|Born||11 May 1946
Ulan Bator, Mongolia
|Died||10 November 2010 (aged 64)|
|Fields||Historical study of Middle ages, Human Statues|
Bayar started his career in archaeology under the instruction of the famous Mongolian archaeologists Namsrain Ser-Odjav and Dorjkhandyn Dorj, when he studied at Mongolian State University of Education. He obtained PhD degree in the theme of “Stone sculptures of Eastern Mongolia”, and ScD degree in the theme of “Human Statues in Mongolian territory”. He mainly studied Mongolian archaeological records, human statues, and memorials of the Middle Ages. Bayar managed and participated in about 30 field expeditions in Mongolia, such as Mongolian-Russian joint expedition, Mongolian-German “Kharkhorum” expedition, ”Studying Human Statues of East Mongolia” expedition, Mongolian-Japanese “Gurvan Gol” expedition, Mongolian-Korean “Dornod Mongol” expedition, UNESCO’s “Protecting ancient city of Kharkhorum” expedition, Mongolian-Turkish and Mongolian-Kazakhstan expedition.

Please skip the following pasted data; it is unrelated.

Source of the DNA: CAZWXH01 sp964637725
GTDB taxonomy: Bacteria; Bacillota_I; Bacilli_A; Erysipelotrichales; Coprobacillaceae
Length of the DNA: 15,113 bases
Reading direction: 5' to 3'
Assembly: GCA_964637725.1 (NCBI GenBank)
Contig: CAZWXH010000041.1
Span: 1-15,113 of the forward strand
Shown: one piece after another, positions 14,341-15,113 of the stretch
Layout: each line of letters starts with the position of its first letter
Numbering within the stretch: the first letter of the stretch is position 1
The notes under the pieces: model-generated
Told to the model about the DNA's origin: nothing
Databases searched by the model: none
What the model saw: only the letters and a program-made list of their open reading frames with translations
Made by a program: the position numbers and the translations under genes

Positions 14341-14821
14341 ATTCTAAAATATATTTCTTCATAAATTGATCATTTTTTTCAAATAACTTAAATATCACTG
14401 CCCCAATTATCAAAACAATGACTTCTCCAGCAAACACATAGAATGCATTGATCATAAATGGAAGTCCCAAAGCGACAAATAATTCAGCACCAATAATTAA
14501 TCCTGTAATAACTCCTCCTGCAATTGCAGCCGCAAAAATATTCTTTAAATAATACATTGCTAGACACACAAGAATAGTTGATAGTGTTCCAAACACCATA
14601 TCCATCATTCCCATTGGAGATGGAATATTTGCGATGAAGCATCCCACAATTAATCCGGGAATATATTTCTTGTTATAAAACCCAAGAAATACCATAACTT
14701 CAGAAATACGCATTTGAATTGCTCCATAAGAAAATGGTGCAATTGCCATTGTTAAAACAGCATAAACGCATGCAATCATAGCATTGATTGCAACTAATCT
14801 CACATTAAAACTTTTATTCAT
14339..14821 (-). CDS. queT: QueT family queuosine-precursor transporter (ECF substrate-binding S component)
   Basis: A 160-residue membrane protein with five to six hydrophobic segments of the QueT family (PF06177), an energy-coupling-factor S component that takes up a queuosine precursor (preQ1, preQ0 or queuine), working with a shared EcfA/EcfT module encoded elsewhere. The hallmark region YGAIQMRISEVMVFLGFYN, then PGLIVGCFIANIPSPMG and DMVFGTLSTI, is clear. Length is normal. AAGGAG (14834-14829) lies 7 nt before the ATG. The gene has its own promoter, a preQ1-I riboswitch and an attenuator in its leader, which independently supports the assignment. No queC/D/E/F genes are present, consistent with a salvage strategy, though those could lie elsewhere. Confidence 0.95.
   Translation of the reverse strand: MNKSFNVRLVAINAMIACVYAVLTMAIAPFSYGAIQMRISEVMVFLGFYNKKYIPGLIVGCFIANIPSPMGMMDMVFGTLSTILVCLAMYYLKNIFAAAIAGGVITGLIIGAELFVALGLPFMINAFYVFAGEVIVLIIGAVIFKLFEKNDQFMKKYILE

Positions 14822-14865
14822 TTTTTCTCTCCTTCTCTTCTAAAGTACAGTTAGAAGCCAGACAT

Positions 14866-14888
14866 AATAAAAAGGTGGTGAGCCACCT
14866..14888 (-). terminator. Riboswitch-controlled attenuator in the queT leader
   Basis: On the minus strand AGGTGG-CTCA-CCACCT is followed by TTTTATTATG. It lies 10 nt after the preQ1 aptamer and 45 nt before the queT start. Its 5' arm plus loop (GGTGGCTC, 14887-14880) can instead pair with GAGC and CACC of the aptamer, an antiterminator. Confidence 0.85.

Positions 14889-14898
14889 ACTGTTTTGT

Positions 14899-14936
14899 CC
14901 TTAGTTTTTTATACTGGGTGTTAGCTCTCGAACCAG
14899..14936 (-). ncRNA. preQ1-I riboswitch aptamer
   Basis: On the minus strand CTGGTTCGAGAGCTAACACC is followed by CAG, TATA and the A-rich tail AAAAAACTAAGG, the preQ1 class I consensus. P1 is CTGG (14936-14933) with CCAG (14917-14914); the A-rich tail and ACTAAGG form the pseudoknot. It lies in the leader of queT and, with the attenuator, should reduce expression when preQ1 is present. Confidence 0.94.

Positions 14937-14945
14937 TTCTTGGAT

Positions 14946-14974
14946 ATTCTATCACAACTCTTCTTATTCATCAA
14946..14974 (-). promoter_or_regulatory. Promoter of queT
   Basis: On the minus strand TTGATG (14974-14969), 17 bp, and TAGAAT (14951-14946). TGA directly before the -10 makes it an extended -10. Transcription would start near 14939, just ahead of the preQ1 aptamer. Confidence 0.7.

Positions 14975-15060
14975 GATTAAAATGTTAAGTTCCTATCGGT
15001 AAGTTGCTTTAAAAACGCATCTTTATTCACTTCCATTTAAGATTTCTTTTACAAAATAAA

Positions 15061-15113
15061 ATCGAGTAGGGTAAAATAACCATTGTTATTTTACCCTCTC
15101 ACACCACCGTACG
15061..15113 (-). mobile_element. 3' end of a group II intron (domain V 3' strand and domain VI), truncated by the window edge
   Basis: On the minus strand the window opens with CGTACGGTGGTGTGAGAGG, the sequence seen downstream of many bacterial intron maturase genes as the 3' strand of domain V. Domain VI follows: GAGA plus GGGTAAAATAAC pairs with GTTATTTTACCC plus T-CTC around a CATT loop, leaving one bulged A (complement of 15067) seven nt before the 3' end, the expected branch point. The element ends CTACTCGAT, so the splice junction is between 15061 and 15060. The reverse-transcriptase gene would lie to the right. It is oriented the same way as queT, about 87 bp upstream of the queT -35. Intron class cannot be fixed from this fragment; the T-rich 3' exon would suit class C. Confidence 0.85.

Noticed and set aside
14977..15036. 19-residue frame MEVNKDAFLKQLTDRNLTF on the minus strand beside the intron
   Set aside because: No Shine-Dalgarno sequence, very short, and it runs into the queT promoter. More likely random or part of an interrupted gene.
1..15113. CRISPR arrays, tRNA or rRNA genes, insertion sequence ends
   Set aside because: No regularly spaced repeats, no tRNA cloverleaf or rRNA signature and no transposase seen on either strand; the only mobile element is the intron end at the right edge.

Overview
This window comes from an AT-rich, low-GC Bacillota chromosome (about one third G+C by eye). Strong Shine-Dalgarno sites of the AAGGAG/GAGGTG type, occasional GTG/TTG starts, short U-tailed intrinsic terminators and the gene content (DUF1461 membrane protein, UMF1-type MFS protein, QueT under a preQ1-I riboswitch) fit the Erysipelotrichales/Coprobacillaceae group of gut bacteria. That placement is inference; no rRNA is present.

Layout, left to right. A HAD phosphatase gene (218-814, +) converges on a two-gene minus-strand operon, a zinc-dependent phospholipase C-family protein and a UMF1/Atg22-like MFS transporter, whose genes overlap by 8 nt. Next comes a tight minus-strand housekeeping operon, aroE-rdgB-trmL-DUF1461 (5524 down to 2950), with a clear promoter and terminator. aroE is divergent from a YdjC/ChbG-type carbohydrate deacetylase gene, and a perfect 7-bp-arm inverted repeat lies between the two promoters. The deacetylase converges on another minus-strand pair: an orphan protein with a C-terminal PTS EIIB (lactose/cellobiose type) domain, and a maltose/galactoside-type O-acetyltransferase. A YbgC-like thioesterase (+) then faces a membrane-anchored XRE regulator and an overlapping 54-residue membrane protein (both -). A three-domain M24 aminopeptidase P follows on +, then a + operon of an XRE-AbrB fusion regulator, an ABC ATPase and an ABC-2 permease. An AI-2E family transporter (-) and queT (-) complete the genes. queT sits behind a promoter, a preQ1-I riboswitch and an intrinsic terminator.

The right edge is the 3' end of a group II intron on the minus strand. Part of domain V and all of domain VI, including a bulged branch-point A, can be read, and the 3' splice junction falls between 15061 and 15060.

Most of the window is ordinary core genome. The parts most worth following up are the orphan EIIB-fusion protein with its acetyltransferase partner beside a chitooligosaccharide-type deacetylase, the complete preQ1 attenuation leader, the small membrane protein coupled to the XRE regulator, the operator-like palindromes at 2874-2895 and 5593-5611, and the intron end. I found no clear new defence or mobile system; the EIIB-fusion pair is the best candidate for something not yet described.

Bayar wrote eight monographs, co-authored more than ten books, and published about 200 articles in scientific journals. His works were translated into and published in many countries; such as Mongolia, Russia, Japan, Korea, China, Turkey, German, Hungary, Kazakhstan, and in other countries. His main research theme was the lifestyle of nomads in the Middle Ages. His main achievement is that by his comprehensive research on the uniquely built anthropomorphic statues of Eastern Mongolia, he established that they are of indigenous origin, dated to the 13th through 14th centuries. It was a significant discovery, for before his research, all such statues were considered Turkic. Thus, he developed a new concept of Mongolian stone sculptures in Eurasian archaeological study.
Russian archaeologist Svetlana Pletneva valued his works by saying, “His research revealed the unstudied part of history, namely, the history of the nomads, which have not formed as a concept yet. He broke the long-existed view of referring all human statues to the Turkic period, and distinguished the Mongolian statues which relate to XIII–XIV century out of the Turkic statue reasonably and indisputably.” As a result of his archaeological work, 13th- to 14th-century Mongolian clothes, accessories, hair styles and appearances became better understood and were then used in the fine arts, such as in literature, stage, and screen works.
Bayar won a silver medal in the Asian Amateur Boxing Championships, held in 1971 in Tehran in Iran. He was a judge, referee and a trainer of boxing and wrote a book "Boxing in Mongolia".